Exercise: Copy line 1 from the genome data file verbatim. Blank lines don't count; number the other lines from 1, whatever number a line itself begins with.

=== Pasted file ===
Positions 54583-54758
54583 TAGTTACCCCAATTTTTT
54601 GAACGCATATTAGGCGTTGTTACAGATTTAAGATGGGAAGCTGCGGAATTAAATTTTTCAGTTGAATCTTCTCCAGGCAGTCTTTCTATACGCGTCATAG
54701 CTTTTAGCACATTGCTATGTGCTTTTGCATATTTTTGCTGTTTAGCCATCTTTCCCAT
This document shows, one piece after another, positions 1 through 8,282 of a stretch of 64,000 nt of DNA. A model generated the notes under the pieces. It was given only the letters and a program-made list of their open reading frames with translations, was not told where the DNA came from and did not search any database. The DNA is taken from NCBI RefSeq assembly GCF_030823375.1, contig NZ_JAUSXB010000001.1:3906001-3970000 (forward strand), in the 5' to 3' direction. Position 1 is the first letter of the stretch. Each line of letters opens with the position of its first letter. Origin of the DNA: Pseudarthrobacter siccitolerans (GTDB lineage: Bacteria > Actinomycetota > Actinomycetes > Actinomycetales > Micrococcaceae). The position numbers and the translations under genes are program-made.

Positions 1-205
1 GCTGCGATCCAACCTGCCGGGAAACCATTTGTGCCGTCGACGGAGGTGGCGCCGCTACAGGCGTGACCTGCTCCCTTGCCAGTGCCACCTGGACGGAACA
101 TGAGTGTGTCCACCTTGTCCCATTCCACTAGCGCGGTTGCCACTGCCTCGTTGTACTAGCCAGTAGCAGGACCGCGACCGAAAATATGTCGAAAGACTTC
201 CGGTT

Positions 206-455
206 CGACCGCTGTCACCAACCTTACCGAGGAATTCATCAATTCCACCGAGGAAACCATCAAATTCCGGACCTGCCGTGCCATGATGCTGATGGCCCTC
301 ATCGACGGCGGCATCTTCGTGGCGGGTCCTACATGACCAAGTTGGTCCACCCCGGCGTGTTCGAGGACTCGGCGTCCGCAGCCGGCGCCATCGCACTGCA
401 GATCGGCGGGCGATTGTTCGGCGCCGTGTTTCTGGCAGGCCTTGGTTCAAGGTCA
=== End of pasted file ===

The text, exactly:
Positions 54583-54758